“What do you want then, neon?”
Offense overtook the puzzled expression. Men had a way of misunderstanding the obvious sometimes.
“There’s neon and there’s neon. Don’t worry, ‘You Want It, We Got It!’ wasn’t what I had in mind. Not even, ‘Drop In For A Good Time.’ ”
Gabriel narrowed his eyes and gave her one of those looks that suggests a meeting with an alien life form.
He would have to be dragged up to date. “Or we could start with a simple, ‘Open,’ if you want to stick with the elegant approach.” She smiled up at him to soften her teasing.
“Yeah,” he said, but he cracked a little smile. “I get it. You’ll be having your dinner here, too, so you can tell me more about it all then.”
“I’ll go home and cook for myself,” she said gently to take away any sting.
“Some days you will,” Gabriel said, unperturbed. “Some days you won’t. It’s my job to make sure you stay fed and from the look of you it’s time someone did.”
She didn’t reply but nodded. Eating wasn’t something she always remembered anymore but that was one more thing she intended to change.
“I’m responsible for you, see,” he said, not looking right at Leigh again. He kind of lowered his eyelids and let his gaze slide away. “You’re taking a big step to start over and all. It can’t be easy to come back here. Your Chris was a helluva man.”
Leigh couldn’t help blinking. “Thanks. He was a helluva man.” She smiled a little. At least there weren’t too many people up here who knew anything about her life. Even Gabriel knew very little other than the obvious. “Coming back here could be just what I need. It’s not good to keep living in the past. You aren’t responsible for me, though. I’ve been looking after myself… most of my life.” Out of habit she had almost said: all of her life.
“You think Jazzy likes her new bed,” Gabriel said, not changing the subject too smoothly.
Bringing her dog to work with her had been about the only condition she had put on taking the job.
“Jazzy’s a boy,” Leigh said. “He looks as if he’s wearing eyeliner but I think it suits him. And the blond bangs. I think they’re cute. It was sweet of you to think of him with the bed—and the treats yesterday. Totally unexpected and Jazzy appreciates it. So do I.” She was glad Gabriel was too busy waving off her thanks to notice the scruffy little dog roll his eyes.
“You got here before seven this morning,” Gabriel said. “No need to show up until nine or so.”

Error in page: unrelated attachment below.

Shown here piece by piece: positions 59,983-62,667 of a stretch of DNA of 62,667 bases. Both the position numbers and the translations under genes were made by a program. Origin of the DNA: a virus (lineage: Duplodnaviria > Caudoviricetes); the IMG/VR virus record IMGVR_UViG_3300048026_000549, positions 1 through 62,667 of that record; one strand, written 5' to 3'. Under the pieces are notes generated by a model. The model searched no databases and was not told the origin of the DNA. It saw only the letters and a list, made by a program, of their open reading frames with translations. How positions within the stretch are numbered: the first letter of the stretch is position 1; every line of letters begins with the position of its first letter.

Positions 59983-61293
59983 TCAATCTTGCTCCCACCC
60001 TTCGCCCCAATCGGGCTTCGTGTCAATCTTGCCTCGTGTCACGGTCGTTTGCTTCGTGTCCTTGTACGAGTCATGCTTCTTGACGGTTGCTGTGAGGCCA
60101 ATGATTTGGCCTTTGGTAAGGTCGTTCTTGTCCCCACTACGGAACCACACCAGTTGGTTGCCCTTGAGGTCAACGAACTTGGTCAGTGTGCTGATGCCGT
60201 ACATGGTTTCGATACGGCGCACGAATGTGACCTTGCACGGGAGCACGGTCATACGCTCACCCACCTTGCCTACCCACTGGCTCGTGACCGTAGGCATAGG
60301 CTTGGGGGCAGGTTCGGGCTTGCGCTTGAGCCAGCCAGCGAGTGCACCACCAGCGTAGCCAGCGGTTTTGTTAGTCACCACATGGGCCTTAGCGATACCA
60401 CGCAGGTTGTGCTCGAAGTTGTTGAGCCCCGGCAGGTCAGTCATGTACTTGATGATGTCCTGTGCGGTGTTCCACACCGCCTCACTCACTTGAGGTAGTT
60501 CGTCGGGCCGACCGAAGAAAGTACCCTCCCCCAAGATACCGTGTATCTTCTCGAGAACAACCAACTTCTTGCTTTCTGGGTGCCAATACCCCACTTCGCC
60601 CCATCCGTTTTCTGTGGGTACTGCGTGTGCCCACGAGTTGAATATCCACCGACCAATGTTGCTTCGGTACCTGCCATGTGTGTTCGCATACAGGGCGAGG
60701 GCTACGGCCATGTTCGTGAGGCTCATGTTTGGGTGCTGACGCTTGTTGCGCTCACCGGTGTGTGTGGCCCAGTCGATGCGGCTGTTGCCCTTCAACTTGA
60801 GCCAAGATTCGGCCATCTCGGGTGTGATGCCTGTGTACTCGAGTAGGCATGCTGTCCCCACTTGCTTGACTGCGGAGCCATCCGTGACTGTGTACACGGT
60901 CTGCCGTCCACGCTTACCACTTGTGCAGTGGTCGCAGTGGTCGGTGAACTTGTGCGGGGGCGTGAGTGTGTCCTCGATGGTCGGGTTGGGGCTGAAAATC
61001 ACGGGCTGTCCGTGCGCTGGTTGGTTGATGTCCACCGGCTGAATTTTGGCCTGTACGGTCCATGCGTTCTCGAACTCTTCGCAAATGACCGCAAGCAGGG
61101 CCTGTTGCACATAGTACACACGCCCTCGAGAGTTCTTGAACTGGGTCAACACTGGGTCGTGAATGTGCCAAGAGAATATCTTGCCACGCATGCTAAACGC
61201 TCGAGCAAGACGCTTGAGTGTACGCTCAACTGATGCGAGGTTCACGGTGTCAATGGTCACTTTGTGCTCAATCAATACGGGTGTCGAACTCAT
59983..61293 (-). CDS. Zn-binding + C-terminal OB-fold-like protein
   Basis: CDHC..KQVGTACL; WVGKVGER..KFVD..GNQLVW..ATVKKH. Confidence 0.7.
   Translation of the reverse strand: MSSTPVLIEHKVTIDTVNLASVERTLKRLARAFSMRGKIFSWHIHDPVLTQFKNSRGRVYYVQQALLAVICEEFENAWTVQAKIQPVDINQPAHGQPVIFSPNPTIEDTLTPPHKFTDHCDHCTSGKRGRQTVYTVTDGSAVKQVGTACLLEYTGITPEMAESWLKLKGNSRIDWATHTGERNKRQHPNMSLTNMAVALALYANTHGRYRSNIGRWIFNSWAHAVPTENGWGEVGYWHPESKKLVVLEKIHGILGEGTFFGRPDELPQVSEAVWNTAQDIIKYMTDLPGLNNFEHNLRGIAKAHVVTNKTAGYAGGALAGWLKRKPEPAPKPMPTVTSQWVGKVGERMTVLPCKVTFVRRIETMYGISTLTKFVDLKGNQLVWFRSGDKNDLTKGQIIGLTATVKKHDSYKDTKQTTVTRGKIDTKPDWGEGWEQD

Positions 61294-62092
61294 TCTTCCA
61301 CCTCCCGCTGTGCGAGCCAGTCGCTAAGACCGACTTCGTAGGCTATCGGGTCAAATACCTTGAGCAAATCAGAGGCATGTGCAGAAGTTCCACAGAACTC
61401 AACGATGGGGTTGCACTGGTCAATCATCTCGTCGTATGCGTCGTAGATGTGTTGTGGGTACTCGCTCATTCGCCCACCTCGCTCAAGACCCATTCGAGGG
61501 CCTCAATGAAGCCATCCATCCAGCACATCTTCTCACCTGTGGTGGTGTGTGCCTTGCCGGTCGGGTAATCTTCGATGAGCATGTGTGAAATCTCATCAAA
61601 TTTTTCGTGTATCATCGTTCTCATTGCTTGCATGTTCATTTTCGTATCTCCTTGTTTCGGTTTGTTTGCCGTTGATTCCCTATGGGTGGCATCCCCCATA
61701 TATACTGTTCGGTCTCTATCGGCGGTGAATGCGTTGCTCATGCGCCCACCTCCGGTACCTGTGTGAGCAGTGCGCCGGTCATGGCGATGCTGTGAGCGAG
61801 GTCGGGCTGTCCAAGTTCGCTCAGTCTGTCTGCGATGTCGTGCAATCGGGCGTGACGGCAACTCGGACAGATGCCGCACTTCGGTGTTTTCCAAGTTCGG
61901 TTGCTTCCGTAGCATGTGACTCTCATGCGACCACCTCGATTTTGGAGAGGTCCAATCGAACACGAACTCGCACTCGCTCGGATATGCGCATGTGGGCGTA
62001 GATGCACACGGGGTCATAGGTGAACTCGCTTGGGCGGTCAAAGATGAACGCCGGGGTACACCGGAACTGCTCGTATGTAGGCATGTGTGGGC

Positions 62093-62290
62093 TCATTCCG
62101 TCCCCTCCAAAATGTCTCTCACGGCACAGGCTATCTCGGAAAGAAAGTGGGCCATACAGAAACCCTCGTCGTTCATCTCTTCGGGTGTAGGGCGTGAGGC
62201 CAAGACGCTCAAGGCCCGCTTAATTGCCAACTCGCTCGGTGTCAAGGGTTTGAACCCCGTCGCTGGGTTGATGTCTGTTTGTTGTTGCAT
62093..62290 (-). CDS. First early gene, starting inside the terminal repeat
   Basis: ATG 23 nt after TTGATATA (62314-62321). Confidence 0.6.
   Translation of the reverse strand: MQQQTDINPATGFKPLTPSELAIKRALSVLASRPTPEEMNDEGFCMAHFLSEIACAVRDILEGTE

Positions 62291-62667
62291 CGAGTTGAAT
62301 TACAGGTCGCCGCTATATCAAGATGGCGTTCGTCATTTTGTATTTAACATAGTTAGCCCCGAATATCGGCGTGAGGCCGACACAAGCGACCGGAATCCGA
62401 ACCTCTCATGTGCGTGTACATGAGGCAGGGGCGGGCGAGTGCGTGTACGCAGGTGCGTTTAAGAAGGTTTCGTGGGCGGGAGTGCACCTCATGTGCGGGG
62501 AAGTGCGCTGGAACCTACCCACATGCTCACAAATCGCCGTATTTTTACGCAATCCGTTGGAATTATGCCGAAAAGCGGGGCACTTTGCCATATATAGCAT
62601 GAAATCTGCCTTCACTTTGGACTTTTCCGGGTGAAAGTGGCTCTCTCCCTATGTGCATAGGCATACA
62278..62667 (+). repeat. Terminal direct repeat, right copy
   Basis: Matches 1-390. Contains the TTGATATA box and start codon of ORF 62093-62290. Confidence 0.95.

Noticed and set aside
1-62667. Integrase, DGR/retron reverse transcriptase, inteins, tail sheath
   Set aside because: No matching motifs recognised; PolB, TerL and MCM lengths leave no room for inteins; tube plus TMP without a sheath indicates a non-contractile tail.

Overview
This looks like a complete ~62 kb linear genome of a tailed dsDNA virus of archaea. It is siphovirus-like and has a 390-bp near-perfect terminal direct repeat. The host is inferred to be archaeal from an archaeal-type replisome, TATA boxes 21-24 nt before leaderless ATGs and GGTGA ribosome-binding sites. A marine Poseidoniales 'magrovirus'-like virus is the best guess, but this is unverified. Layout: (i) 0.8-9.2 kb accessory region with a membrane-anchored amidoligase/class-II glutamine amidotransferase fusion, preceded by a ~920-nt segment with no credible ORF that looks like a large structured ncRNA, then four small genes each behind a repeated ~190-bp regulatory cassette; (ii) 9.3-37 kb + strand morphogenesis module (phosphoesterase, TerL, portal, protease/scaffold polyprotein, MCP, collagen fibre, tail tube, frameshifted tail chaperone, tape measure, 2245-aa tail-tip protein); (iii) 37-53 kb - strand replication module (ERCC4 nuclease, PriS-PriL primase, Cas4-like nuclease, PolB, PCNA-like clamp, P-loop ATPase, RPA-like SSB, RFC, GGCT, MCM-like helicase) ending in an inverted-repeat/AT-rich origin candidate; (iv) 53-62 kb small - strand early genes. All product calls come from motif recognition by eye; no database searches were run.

“I’m an early bird.” And she hadn’t felt like hanging around the house any longer. “I get a lot done before sunup.” That was true. The dark Welsh pony masquerading as a dog could not be forgotten easily, but she wasn’t ready to risk sounding paranoid by outing her visitor to Gabriel.
She could see him deciding what to say next.
“Leigh,” he said at last. “This is no big deal but I’d rather you weren’t out in the dark on your own. There’s always someone coming past your place who’d be glad to give you a ride in the morning. I can take you home.”
Her twin sister, Jan, had been the closest Leigh had to a mother. They had looked after each other, and she didn’t need a new surrogate now. “Thanks, but I like driving my own car.”
“That’s not the point.” He closed his mouth in a hard line.
Gabriel was saying a whole lot less than he was thinking and Leigh wondered how reassuring the rest of his thoughts might be.
“What is the point?” she asked, looking quickly behind her and immediately feeling ridiculous.
He shrugged. “Nothing. I’m just fussing. C’mon, it’s time you had breakfast.”
Leigh didn’t like lying so she said, “I’m ready for coffee,” rather than pretending she had already eaten breakfast. “I’ll get it and bring it back here.”
There was something about the way Gabriel talked about not being out in the dark alone that made her uneasy. Darn it, she had never been afraid of the dark and she wanted to feel safe and at home here. She needed to feel at home. She told Jazzy to stay and followed her boss into the bar. A big room, it did smell strongly of cedar, with beer mixed in. Tables dotted the room around a tiny dance floor in the center. The fire, only just lit when she had arrived and it was still dark outside, curled its way fiercely inside a huge, brick-faced fireplace. A single downward step led to the area reserved for restaurant customers.